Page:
In the 1920s there was enormous creative film activity in France led by Louis Delluc and a group of directors around him—Abel Gance, Jean Epstein, and Germaine Dulac. Along with such directors as René Clair, Jean Renoir, and Carl Dreyer, they created films with an impressionistic and literary flavor. Later French films reflected first the optimism and then the despair of international events, as in Renoir's Grand Illusion (1937) and Marcel Carné's Port of Shadows (1938). In the postwar era H. G. Clouzot, René Clément, and Robert Bresson directed important films.
In the late 1950s the "new wave" of young directors, including Alain Resnais, Louis Malle, François Truffaut, and Jean-Luc Godard, made innovations in cinematography and dramatic approach. Their efforts achieved a new cinematic intimacy and a relaxed mood. French film stars who attained international acclaim during this period include Jean Gabin, Arletty, Gérard Philipe, Brigitte Bardot, Jean-Paul Belmondo, Jeanne Moreau, Catherine Deneuve, Yves Montand, Simone Signoret, and Jean-Louis Trintignant. Among the foremost directors of this period were Claude Chabrol, Eric Rohmer, and the Greek-born Costa-Gavras.
From the 1970s to the 1990s, the filmmakers of the new wave became curiously like the directors they had sought to replace, working on literary adaptations and stories of the occupation. A new group emerged, much more amorphous, concerned with reflecting their vision of present-day France. Among the new directors are Jean-Jacques Beneix ( Diva, Betty Blue ), Luc Besson ( Subway, La Femme Nikita ), and Leos Carax ( Boy Meets Girl, Bad Blood ).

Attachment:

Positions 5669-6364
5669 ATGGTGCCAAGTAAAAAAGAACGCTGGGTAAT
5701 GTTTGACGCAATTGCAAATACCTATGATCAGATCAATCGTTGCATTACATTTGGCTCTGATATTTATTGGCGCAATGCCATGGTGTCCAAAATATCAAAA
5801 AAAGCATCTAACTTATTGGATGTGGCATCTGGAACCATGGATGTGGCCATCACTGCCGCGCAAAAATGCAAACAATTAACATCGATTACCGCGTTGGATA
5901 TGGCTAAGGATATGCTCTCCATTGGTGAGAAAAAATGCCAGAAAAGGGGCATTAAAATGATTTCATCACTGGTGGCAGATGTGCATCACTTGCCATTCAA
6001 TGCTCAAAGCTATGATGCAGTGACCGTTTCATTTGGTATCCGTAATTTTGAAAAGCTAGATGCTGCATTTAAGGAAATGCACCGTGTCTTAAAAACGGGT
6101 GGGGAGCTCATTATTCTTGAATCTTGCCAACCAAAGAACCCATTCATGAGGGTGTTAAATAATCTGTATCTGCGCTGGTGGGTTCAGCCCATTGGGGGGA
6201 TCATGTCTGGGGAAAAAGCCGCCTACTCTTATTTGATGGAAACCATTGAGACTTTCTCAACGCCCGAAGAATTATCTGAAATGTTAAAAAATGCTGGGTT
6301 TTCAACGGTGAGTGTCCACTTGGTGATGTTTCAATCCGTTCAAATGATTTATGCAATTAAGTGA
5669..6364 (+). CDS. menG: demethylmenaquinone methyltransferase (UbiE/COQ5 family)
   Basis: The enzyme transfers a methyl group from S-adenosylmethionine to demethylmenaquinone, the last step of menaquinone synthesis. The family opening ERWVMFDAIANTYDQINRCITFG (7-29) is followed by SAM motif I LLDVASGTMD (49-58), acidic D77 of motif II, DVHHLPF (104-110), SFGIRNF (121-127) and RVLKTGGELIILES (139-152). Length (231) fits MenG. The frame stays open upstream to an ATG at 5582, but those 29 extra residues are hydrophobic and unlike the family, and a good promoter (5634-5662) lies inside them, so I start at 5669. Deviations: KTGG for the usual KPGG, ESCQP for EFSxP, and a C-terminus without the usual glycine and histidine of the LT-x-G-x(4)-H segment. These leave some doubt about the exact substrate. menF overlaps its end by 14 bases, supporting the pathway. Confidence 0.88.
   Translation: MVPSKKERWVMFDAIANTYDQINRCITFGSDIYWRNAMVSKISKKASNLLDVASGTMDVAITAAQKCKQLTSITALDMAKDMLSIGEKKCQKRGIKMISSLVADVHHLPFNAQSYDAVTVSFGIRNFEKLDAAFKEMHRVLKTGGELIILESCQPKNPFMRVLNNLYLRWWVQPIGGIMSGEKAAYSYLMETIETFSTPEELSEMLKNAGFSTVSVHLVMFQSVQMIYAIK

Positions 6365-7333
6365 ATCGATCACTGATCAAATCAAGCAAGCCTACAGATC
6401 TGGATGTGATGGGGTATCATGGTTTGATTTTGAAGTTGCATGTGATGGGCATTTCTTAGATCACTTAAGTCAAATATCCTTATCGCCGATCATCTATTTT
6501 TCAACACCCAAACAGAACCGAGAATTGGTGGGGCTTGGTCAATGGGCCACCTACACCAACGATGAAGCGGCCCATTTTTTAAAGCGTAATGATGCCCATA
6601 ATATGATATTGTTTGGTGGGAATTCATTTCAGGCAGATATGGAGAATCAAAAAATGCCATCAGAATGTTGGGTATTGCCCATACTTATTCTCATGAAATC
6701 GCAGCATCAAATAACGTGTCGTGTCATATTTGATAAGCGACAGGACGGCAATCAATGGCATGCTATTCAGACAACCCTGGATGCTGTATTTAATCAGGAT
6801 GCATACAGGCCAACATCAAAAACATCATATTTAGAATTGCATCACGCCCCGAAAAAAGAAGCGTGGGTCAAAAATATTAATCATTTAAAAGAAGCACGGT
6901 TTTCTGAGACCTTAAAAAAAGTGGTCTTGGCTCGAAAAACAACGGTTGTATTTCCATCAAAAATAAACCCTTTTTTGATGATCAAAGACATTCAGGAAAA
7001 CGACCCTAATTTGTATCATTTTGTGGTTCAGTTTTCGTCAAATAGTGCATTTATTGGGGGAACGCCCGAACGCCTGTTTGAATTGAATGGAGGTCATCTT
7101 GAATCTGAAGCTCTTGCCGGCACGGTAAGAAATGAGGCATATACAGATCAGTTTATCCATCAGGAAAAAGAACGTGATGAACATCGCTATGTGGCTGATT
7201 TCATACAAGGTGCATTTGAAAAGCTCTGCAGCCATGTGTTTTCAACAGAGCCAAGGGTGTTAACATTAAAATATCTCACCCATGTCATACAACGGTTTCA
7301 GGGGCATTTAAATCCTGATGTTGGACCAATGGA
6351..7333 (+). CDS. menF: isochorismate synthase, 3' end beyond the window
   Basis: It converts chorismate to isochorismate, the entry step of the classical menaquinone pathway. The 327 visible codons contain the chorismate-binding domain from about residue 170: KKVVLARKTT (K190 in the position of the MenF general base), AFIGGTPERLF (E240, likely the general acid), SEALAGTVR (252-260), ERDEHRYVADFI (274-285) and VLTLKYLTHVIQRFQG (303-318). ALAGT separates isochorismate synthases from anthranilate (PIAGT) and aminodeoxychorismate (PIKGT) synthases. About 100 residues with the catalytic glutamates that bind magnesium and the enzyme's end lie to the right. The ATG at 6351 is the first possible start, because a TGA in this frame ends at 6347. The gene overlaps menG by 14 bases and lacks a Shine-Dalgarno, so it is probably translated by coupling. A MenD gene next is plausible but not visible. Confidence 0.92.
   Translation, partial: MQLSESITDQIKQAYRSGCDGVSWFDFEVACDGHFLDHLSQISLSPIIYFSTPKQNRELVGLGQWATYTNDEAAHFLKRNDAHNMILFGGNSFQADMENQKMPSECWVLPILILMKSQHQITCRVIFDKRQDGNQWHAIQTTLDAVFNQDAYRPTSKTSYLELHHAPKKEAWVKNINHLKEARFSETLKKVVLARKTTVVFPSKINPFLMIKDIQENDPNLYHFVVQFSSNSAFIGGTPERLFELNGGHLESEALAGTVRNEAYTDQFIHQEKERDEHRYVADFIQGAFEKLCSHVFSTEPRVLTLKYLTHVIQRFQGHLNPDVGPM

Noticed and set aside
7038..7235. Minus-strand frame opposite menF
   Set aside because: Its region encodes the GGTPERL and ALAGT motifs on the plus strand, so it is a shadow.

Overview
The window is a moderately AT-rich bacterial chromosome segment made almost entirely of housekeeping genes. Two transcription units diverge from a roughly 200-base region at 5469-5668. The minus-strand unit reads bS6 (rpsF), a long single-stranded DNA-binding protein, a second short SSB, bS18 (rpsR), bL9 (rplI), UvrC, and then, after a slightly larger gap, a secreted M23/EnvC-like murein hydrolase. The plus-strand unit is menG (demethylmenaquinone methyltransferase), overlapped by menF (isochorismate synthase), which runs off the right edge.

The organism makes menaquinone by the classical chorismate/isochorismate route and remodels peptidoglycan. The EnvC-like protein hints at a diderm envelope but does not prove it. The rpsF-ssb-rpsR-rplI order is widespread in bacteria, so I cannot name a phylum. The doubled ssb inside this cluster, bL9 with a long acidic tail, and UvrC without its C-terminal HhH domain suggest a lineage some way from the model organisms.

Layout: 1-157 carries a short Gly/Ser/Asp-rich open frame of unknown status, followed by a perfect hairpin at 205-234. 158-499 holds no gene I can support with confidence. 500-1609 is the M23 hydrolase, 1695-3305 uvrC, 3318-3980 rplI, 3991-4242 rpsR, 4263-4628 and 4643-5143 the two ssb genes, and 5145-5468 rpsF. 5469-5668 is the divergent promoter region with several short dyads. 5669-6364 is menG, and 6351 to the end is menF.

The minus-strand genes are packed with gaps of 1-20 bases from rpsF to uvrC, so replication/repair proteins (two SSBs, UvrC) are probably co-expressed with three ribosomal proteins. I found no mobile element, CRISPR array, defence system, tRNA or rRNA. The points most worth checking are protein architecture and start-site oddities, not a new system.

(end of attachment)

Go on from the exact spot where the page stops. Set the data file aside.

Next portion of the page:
The stars introduced by these films are notable for affectlessness: Beatrice Dalle, Christopher Lambert, Thierry Lhermitte, Jean-Hugues Anglade, Tcheky Karyo, and Anne Parrilaud, though some have found more range in subsequent works. The most successful star of the 1970s, 80s, and 90s has been Gérard Depardieu, who can make as many of five films in a year and is often credited for keeping the French cinema viable on the world market despite strong competition from the American film industry.
See R. Armes, The French Cinema since 1946 (2 vol., rev. ed. 1970) and French Cinema (1985); G. Sadoul, French Film (1953, repr. 1972); E. Ehrlich, Cinema of Paradox (1985); C. Crisp, The Classic French Cinema, 1930–1960 (1993) J. D. Andrew, Mists of Regret (1995); G. Vincendeau, ed., The Companion to French Cinema (1996).
The Columbia Electronic Encyclopedia, 6th ed. Copyright © 2012, Columbia University Press. All rights reserved.